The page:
A few years ago, I was coached with tips on how to make soft parathas. Despite the fact that I hail from the Indian subcontinent, where the item is a delicacy, I hardly try making this flatbread at home. Interestingly, the friend who perfected the strokes is from Japan, married to another Indian friend of ours. For her, the job is as easy as pie. It’s rather impressive how she takes an interest in Indian culture by trying out different recipes, visiting her in-laws during Diwali, and occasionally sharing moments with her lovely daughters as they watch Bollywood flicks.
An easy formula for making our lives more colorful is learning to appreciate and embrace elements from the milieu beyond our own. In that context, I often wonder about the intermarriage of cuisines. We live in an exciting chapter in humanity’s culinary evolution where things on the plate from different cultural traditions are fused and combined to come up with innovative dishes to whet the appetites of food lovers. The Tex-Mex cuisine, for instance, has met with wide acceptance. Nachos, fajitas, and chili are all cornerstones of this union. A fine blending of the recipes of the United States and Mexico, these and other Tex-Mex specialty items, besides hitting the popularity list in Texas and other parts of the country, are relished by the populace of neighboring Canada too.
Two decades ago during a trip to Atlantic City, my husband and I stepped into California Pizza Kitchen. We spotted on the menu Tandoori chicken pizza served with mango chutney. Quite an interesting combo of the Indian chicken specialty and the famous Italian treat. The CPK restaurants in my city no longer serve that pizza, and I wish that it would be brought back again because I truly liked it.
I have no clue when exactly my child, a fussy eater, started developing a taste for varied cuisines, for he is always on a spree to pamper his tastebuds. On his preference list, looming large is Indian-Chinese food that truly leaves him at the zenith of contentment. An almost fixed order he places is Manchurian chicken. This ever-popular chicken in spicy sauce is predominantly a creation of Chinese restaurants in India and is believed to bear very little resemblance to traditional Chinese cooking. Gobi (Cauliflower) Manchurian, chicken lollipop, chili chicken, and manchow soup are a few of the unique dishes that are a result of the adaptation of Chinese cooking and seasoning to cater to Indian tastes. Developed by the small Chinese community that has lived in Kolkata for over a century, this hybrid cuisine ranks as one of India’s topmost favorites.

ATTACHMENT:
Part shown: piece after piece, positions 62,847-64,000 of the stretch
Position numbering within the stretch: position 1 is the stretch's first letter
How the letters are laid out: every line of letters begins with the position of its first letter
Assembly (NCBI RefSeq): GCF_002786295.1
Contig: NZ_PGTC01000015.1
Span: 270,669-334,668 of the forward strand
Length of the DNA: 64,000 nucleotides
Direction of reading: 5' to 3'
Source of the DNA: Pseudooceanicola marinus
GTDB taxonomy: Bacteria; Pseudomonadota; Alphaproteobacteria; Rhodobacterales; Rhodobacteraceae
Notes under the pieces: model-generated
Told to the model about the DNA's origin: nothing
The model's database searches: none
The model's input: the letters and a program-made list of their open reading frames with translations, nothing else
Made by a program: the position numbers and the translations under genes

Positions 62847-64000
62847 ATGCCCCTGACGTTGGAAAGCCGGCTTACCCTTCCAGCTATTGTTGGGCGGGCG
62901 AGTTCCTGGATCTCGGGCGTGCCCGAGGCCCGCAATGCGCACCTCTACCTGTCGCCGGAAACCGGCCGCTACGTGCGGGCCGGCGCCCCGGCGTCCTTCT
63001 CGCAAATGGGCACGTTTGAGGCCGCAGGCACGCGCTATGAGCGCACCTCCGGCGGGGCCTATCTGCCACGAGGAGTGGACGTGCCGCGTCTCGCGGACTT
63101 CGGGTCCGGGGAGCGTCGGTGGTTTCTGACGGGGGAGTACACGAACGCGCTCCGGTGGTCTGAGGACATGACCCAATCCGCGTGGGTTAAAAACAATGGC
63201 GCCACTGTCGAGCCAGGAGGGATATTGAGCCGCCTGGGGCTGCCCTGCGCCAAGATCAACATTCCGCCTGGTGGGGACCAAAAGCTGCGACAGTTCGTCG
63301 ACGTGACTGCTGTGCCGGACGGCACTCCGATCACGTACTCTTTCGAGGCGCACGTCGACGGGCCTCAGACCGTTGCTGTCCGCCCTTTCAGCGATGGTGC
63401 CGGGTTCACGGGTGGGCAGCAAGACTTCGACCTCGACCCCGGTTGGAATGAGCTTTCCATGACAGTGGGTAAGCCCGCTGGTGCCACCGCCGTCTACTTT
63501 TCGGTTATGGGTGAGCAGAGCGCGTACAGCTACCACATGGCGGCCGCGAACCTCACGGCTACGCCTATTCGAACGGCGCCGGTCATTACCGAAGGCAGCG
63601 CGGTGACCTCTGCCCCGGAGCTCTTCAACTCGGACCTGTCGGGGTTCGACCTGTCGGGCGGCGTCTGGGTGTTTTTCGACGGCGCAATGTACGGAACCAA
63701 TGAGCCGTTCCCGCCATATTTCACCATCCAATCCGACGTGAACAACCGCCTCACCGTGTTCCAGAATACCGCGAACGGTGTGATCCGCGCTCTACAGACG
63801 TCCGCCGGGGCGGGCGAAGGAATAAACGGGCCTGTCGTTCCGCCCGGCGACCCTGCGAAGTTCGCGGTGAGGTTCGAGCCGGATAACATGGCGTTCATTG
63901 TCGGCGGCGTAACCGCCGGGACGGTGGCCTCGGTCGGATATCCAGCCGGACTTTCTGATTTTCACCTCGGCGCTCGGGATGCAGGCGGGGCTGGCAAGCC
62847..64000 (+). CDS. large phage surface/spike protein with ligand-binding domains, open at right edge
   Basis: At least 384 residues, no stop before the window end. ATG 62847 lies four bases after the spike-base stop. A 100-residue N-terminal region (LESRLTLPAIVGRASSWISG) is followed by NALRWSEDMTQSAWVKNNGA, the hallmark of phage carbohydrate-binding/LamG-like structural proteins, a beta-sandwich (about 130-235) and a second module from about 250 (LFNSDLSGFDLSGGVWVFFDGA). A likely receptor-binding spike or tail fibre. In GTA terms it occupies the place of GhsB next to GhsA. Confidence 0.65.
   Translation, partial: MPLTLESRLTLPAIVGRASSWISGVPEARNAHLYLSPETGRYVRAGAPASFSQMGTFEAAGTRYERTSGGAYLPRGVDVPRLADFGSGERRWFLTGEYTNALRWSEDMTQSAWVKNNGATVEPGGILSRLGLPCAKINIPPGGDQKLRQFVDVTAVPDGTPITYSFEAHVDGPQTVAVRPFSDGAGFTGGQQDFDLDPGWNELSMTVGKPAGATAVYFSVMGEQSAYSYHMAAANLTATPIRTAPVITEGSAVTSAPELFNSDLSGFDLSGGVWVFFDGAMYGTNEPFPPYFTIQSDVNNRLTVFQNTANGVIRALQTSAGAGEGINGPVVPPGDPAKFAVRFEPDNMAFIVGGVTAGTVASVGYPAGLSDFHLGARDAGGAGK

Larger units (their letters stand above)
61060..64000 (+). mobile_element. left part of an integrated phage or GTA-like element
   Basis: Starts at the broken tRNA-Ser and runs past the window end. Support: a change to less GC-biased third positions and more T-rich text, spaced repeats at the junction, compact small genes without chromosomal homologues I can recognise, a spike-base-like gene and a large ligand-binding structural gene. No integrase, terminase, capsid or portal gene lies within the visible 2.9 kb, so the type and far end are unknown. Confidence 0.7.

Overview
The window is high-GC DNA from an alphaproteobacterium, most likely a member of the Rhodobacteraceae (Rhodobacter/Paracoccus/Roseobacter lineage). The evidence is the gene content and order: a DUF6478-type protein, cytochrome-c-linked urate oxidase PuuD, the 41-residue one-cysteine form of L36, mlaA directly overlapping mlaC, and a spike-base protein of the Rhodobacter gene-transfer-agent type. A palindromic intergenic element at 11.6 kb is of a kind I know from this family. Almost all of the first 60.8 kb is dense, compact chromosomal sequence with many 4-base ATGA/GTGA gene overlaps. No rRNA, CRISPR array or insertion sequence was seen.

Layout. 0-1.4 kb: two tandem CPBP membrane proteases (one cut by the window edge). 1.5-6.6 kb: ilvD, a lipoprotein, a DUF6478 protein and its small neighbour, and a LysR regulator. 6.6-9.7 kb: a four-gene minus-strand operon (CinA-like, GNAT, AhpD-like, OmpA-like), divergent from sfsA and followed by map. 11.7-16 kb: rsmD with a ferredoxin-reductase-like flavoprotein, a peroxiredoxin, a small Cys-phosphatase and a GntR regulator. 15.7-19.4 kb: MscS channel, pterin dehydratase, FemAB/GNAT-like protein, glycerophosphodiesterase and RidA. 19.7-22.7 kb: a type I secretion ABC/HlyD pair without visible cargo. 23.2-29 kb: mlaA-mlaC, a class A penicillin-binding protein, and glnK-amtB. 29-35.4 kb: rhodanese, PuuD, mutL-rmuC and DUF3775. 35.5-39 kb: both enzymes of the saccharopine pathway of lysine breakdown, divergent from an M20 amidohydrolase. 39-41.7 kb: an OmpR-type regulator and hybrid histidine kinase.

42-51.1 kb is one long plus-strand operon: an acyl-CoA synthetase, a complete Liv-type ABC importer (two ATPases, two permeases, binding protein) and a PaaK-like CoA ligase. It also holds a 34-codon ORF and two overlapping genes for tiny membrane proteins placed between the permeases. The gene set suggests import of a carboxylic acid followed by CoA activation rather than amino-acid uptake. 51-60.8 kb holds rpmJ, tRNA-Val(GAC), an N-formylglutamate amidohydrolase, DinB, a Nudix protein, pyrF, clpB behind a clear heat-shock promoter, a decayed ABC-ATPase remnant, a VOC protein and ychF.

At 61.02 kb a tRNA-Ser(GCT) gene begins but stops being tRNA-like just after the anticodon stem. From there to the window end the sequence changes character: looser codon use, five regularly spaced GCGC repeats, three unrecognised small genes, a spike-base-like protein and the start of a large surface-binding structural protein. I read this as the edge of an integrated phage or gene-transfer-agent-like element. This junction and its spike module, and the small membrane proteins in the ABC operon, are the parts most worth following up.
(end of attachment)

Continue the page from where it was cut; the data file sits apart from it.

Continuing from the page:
Way back when I was doing my master’s, a classmate from Greece taught us how to make moussaka during an open house for international students. Once while inviting guests who were strictly vegetarian, I experimented by coming up with a new version. This dish, figuring in the cuisines of the countries of the former Ottoman empire, has eggplant or potato as its base and usually includes minced meat. I replaced the meat with crushed, fried paneer (cottage cheese) seasoned with Indian spices. I was a little skeptical about how the finished product would be, but it did meet with highly acclaimed approval from my guests. Thereafter, I have made it several times, sometimes also using soya granules as the meat substitute, and it has become a staple entrée when I am cooking for vegetarian guests.
I can’t decipher how much truth there is in the philosophy that the way to a man’s heart is through his stomach. The reason is because I’m married to someone who has a sense of good taste but doesn’t throw tantrums nor has complaints when it comes to food. However, who can say “No” to a good meal? Virginia Woolf in A Room of One’s Own pens a playful quote: “One cannot think well, love well, sleep well, if one has not dined well.” Creativity and innovation can work wonders, so why not extend imagination to the realm of food too? Variety is the spice of life, so it’s a good idea to explore the possibilities of uniting ingredients and cooking techniques across borders to spike up the pages of your recipe book!
Great. Enjoyed going through this.
Food is one of the best ways to understand a new culture. You have expressed that very beautifully! 🌮🍝🍕
Right Rashmi. The way to enter anyone’s hear is through delicacies and as I’m fond of cooking, the fusion cuisine is definitely my forte. And yes!Moussaka is wholesome dish and I too add variations by sometimes using boiled egg halves instead of eggplants and arrange the layers…good delicious read.
A really wonderful blog post! Fortunately for me, and it seems for you as well, I have a husband who is not hard to please in the food department. There are a few things he won’t try, but not very many. He’s always ready to try the cuisine of a different culture, which makes me very happy since I find that to be one of the real pleasures of life! Now, I may have to go out to eat this weekend; you have made me quite hungry! 🙂